Anyone who travels with a laptop computer is used to taking it out for screening by the TSA, prior to flying. But now, the TSA has also announced that travelers coming from overseas to the U.S. will need to have their phones powered up and available for screening as well.
Last week, Secretary of Homeland Security Jeh Johnson issued a directive for the TSA, to begin checking to make sure that travelers devices are able to be powered up. My first thought was "who turns off their phone before going through the security checkpoint, anyway?" Apparently, terrorists do. The TSA has said, "During the security examination, officers may also ask that owners power up some devices, including cell phones. Powerless devices will not be permitted onboard the aircraft. The traveler may also undergo additional screening." That means your device better not have a dead battery, or they're going to keep it. It's also probably a bad idea to take along a new device that's never been opened, even if it's for a gift.
The DHS statement from Secretary Johnson read:
DHS continually assesses the global threat environment and reevaluates the measures we take to promote aviation security. As part of this ongoing process, I have directed TSA to implement enhanced security measures in the coming days at certain overseas airports with direct flights to the United States. We will work to ensure these necessary steps pose as few disruptions to travelers as possible. We are sharing recent and relevant information with our foreign allies and are consulting the aviation industry. These communications are an important part of our commitment to providing our security partners with situational awareness about the current environment and protecting the traveling public. Aviation security includes a number of measures, both seen and unseen, informed by an evolving environment. As always, we will continue to adjust security measures to promote aviation security without unnecessary disruptions to the traveling public.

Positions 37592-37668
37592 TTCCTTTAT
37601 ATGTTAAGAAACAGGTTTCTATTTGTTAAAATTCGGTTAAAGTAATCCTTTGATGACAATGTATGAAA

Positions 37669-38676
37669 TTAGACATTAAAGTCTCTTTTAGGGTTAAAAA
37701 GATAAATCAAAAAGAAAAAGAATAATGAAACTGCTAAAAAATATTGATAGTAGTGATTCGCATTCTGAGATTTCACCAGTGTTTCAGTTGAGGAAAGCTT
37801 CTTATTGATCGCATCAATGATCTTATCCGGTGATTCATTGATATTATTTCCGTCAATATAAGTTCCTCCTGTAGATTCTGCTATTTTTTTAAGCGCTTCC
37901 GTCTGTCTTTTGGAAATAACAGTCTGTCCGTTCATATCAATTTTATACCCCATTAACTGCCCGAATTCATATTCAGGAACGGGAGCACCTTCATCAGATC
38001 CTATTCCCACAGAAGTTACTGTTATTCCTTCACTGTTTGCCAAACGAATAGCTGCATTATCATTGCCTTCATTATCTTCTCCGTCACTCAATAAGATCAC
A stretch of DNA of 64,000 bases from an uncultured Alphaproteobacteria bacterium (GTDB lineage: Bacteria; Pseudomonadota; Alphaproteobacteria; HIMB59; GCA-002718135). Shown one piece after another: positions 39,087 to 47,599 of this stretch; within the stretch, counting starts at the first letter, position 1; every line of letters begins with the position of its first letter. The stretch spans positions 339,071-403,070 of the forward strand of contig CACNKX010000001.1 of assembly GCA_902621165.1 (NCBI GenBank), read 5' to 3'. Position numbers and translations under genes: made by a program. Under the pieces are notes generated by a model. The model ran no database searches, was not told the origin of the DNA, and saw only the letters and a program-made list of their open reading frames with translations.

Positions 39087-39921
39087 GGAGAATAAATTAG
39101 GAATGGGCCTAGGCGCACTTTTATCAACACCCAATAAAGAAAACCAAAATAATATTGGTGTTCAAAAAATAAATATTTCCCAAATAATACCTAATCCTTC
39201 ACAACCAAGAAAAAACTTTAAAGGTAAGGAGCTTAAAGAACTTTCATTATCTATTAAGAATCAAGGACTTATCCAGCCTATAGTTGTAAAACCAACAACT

That "recent and relevant information" is a reference to the growing concerns that Iraqi and Syrian jihadists may be trying to create a bomb small enough to be concealed in these electronic devices. Post 9/11, bombs have been successfully smuggled through security in a man's shoe, and another man's underwear.
Travelers slide their items to the X-ray machine [Getty Images]
In the case of the shoe bomber, Richard Reid tried unsuccessfully to detonate the bomb of a flight from Paris to Miami on December 22, 2001. He was subdued by other passengers, and later plead guilty to eight counts of terrorism. The underwear bomber, Umar Farouk Abdulmutallab, is a Nigerian who tried to detonate plastic explosives concealed in his underwear on a Northwest Airlines flight from Amsterdam to Detroit, on Christmas Day of 2009. Both men are being held in U.S. prisons with no chance of parole.
According to NBC News, U.S. officials have singled out iPhones and Samsung Galaxy phones for these extra checks on U.S.-bound direct flights from Europe, the Middle East and Africa.